So far, leading Democrats in the state senate who pressed for the creation
of the commission are praising Bradley's integrity, but say they will call
a hearing in a few weeks to hear what his plans are.

Kerrigan says the members believe it is important for continuity to keep
Bassett on board in order to wrap up not only the Willingham report, but
also preside over several important roundtables aimed at improving
forensics standards part of a nationwide initiative prompted by a report
on forensic shortcomings by the National Academy of Sciences. Bassett told
TIME he was dismayed and puzzled by Perry's decision. "I certainly hope
this change is not about political concerns," Bassett says.

Some political observers speculate that Perry's actions may have something
to do with the potentially bruising March 2, 2010, Republican
gubernatorial primary in which he is set to face off against U.S. Senator
Kay Bailey Hutchison. The Senator has already raised forensic accuracy as
an issue. "I am for the death penalty," Hutchison told the Dallas Morning
News in response to Perry's actions, "but always with the absolute
assurance that you have the ability to be sure, with the technology that
we have, that a person is guilty." It is a stance Bassett agrees with. He
supports the death penalty in some cases but adds, "We just have to make
damn sure we are relying on the best quality evidence possible."

But Perry stands by the decision to execute Willingham. "I am familiar
with the latter-day supposed experts on the arson side of it," Perry told
the Dallas Morning News last month. Over the weekend, his office told the
Corsicana Daily Sun: "Governor Perry has reviewed the totality of the
facts of the case, and has stood by the conclusions reached by the courts
… To suggest the arson testimony was the only evidence presented to the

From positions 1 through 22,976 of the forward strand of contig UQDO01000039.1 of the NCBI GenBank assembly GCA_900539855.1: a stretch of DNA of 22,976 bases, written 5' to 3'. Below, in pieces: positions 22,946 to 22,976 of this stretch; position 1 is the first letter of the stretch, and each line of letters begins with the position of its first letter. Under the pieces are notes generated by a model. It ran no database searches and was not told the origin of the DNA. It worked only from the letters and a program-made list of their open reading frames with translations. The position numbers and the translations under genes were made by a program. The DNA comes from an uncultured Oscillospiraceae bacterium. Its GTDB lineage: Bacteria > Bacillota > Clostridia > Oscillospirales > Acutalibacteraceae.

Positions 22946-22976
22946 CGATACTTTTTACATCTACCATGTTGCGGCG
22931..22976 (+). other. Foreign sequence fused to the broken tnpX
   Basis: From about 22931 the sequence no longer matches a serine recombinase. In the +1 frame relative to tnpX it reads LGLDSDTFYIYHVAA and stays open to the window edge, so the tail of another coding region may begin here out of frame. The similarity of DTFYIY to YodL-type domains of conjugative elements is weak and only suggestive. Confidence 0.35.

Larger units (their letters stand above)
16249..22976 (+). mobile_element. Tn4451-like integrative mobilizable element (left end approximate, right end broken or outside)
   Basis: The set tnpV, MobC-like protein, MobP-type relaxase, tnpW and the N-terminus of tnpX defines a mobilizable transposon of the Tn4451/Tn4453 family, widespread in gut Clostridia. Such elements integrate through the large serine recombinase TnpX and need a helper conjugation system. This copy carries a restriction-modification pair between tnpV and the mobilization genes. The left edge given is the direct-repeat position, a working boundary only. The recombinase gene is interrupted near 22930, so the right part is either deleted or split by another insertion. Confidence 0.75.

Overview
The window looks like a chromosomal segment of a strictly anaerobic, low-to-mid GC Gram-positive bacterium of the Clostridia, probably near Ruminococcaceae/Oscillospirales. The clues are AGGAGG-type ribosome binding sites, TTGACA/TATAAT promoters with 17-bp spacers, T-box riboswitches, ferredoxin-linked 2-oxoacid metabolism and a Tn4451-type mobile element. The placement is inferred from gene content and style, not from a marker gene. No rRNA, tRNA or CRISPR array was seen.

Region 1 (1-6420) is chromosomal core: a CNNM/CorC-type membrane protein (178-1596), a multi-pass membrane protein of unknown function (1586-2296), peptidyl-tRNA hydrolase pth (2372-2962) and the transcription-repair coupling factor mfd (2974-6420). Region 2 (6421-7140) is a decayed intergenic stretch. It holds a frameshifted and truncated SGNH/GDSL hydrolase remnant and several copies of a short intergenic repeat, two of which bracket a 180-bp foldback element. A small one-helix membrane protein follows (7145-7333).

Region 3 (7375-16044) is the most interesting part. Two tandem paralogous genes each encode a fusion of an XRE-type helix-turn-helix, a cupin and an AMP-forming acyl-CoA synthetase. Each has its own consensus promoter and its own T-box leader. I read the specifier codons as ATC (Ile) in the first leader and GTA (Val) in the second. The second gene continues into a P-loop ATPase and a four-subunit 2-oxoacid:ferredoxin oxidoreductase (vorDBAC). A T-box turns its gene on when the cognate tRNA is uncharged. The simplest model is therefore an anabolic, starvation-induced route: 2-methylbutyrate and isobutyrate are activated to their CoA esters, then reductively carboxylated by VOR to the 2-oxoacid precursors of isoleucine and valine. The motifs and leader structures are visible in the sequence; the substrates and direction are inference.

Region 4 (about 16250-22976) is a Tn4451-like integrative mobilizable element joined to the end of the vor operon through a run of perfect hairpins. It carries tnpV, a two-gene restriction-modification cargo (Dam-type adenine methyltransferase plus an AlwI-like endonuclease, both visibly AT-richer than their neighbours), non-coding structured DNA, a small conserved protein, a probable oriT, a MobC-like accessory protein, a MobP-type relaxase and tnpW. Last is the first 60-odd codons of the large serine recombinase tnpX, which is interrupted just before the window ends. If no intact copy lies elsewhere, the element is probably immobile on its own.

jury is grossly inaccurate. The jury also heard testimony of inaccuracies
in Willingham's statements."

Still, last week's decision has prompted head-scratching by political
observers, even those with ties to the Republican Party. The commission's
final report on the Willingham case would not have been issued until late
spring or summer of 2010, after the State Fire Marshal's Office would have
responded to Beyler's report. The political reality is that the death
penalty is unlikely to be an issue in the March Republican primary, says
Bill Miller, an Austin political consultant, and it has never had much
traction in fall contests, given the wide support for the penalty among
both Democratic and Republican voters in the state. Could it be simply an
expression of his power? Hubris? Acting because he can? "Well, it is his
board," says Miller with a laugh.

(source: TIME)


Hutchison disagrees with Perry on commission move

U.S. Sen. Kay Bailey Hutchison said she disagrees with Gov. Rick Perry's
decision to remove three members of the forensic science commission right
before they were to hear evidence in an arson capital murder case.

Hutchison said the hearing that was to have been Friday but was canceled
could have shed light on whether arson was involved in the case of Todd
Willingham, who was executed for the deaths of his 3 daughters.

Hutchison said Monday she supports the death penalty, but said all
evidence should be examined.

Questions have been raised about whether Willingham committed arson, as
was alleged.

Perry spokesman Mark Miner said terms were expiring for the members of the
commission who were removed. He said new members will investigate the
case. He said Hutchison doesn't have all the facts.

(source: Associated Press)


Jury deciding fate of man in Texas farm deaths

Jurors on Monday began deliberating whether a Missouri man who pleaded
guilty to the 2005 massacre of a Texas Panhandle farming family will die
by lethal injection or serve life in prison without parole.

Levi King, 27, pleaded guilty Sept. 3 to killing 35-year-old Michell
Conrad, who was 6 months pregnant; 31-year-old Brian Conrad, her husband;
and 14-year-old Zach Doan, her son.

Lubbock County jurors got the case late Monday – a month after the penalty
phase of the trial started – and deliberated for about 90 minutes. The
jury, which is sequestered, will resume deliberations Tuesday morning.

Earlier Monday, defense attorney Maxwell Peck III pleaded for King's life,
asking jurors to resist making a decision based on revenge.